Supercharging GPS precision

Did you know?

• At any given time, at least four GPS satellites are visible in the sky anywhere on Earth

• GPS positioning is less accurate in cities because the signals are reflected by tall buildings in ‘urban canyons’

• New technologies could boost accuracy and even help us navigate indoors

Satellite-based positioning technologies have taken over the world since their inception during the Space Race. Although they can now pinpoint a location to within a few metres outdoors, they still suffer from unsolved problems, such as drift near obstructions like tall buildings, bridges and trees. Now, companies like Focal Point Positioning (FocalPoint) are using sensor fusion and signal processing technology to overcome these problems and find new applications for the technology.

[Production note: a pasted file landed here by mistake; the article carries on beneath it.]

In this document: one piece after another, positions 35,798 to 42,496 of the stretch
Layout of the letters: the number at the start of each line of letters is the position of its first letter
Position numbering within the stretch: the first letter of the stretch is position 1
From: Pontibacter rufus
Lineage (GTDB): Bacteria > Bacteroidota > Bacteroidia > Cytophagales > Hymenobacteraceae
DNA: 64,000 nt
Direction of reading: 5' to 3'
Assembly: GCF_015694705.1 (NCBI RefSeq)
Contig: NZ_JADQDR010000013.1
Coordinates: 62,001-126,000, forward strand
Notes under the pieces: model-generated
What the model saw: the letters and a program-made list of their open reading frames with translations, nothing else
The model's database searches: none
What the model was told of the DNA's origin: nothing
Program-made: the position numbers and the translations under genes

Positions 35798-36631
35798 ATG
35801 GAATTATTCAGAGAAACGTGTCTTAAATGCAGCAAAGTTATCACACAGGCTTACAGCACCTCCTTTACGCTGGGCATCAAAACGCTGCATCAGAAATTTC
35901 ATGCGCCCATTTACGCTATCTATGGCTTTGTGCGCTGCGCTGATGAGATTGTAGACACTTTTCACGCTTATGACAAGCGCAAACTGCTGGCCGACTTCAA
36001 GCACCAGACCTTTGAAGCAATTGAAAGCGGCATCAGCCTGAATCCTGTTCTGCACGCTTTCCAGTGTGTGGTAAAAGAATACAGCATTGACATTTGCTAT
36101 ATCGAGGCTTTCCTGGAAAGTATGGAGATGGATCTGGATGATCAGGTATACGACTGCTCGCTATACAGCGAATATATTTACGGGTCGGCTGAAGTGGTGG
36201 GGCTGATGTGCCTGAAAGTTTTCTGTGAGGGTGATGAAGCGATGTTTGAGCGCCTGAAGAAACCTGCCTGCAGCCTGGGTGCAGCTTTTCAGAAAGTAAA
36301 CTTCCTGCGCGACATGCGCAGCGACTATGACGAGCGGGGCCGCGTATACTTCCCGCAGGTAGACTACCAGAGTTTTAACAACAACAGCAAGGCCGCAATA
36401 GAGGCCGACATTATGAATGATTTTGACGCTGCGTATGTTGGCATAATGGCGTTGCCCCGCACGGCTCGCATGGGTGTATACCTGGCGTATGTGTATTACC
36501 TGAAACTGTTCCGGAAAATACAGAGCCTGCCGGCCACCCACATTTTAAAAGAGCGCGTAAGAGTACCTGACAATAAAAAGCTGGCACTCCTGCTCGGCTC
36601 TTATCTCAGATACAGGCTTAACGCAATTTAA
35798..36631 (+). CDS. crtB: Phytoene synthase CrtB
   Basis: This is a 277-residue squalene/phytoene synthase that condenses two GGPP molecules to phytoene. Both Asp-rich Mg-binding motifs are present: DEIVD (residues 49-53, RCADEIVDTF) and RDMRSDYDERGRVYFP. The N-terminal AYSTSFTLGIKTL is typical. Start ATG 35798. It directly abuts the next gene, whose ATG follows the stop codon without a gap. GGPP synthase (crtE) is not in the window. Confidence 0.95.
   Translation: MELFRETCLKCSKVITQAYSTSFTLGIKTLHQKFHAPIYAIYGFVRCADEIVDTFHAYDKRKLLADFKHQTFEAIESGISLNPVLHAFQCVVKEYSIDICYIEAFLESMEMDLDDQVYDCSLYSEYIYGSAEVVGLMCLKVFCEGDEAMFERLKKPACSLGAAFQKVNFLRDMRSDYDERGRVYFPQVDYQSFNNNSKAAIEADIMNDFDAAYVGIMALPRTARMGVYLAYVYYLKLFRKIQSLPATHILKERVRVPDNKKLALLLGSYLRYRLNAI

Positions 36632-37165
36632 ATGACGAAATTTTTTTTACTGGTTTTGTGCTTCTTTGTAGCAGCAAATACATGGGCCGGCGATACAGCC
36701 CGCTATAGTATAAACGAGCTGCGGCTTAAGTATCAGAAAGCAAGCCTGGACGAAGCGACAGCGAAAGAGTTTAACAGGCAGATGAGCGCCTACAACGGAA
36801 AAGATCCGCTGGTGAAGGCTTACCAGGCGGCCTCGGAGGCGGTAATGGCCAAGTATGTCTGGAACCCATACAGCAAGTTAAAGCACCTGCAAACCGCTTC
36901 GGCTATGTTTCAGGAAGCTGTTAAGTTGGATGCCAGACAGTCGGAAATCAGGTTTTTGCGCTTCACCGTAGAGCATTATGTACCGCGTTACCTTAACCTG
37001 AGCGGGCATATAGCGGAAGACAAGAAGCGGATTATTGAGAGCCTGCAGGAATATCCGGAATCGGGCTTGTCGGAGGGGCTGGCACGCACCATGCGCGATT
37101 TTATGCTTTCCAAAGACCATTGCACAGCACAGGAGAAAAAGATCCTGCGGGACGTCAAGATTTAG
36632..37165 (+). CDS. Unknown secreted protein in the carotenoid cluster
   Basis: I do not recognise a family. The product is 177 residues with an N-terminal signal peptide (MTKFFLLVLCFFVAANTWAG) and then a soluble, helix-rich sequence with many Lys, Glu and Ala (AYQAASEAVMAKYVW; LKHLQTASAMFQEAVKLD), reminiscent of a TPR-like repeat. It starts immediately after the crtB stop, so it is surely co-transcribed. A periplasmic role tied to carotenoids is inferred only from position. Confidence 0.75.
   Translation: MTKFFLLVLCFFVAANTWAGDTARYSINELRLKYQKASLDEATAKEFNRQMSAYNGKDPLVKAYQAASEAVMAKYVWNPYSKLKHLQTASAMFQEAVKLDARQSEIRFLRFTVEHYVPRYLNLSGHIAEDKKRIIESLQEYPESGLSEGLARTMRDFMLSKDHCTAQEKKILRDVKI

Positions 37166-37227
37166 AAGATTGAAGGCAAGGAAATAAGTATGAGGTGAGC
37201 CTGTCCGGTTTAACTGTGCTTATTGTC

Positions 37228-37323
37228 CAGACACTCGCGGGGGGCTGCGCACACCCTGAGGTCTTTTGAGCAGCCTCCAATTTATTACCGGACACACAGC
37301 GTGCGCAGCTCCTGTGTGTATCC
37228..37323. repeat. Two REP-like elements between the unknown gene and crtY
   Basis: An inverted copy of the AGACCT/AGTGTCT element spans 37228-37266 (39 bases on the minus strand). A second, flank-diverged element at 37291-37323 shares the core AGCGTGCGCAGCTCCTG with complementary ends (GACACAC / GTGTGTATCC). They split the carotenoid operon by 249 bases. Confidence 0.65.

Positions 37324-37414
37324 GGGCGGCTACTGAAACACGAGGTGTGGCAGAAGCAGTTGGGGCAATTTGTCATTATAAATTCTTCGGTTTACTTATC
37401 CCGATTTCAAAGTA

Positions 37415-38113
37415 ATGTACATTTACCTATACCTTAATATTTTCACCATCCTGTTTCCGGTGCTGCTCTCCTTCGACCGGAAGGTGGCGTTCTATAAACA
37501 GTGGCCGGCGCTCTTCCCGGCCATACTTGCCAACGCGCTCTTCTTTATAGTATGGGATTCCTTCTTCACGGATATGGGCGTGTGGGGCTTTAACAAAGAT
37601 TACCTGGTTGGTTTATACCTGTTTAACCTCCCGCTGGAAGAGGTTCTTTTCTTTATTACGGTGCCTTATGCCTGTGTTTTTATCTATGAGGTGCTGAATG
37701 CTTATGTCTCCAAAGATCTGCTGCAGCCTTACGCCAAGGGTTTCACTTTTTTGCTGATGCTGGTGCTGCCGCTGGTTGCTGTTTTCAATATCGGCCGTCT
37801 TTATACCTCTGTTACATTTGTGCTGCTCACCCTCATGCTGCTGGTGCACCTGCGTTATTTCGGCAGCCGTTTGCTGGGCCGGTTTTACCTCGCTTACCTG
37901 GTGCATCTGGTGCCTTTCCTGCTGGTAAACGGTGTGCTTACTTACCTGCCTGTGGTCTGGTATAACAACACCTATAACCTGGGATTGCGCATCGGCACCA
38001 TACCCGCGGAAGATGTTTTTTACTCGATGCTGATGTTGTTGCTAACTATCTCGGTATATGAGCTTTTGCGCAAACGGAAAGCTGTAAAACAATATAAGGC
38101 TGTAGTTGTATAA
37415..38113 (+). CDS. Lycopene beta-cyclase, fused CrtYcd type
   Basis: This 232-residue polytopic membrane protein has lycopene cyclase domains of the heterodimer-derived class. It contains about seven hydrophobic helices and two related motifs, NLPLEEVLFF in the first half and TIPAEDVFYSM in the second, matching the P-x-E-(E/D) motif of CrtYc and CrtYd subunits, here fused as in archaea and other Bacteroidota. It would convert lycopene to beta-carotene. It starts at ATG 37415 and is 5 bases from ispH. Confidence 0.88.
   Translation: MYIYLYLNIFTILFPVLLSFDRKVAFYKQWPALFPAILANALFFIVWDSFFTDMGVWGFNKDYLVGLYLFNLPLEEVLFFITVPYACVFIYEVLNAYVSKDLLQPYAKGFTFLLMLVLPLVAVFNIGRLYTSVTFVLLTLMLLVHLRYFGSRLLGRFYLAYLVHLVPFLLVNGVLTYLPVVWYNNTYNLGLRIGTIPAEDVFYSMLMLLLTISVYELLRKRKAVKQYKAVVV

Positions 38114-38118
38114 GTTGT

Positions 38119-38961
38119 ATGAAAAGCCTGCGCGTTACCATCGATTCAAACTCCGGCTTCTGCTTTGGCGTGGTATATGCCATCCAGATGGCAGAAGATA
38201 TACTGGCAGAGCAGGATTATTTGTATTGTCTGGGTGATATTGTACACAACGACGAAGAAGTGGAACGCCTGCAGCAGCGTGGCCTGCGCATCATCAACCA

It’s hard to imagine life without GPS. Instead of poring over a map and writing down directions, we grab a postcode and plan a journey at the touch of a button on a smartphone or satnav. We can watch a taxi driver or takeaway as it approaches or watch ourselves trundle towards an e-scooter around the corner. Of course, it goes beyond our everyday conveniences: thanks to GPS, paramedics can pinpoint a person in need of medical assistance down to a few metres. Air traffic controllers at airports can track and monitor inbound planes to prevent delays and collisions. Ships can be carefully guided through the busy English Channel. Conservationists can track animals and their migratory patterns, from flocks of swifts to herds of bison.

So how does this technology work, and what possibilities could open up if it was to become even better than it already is?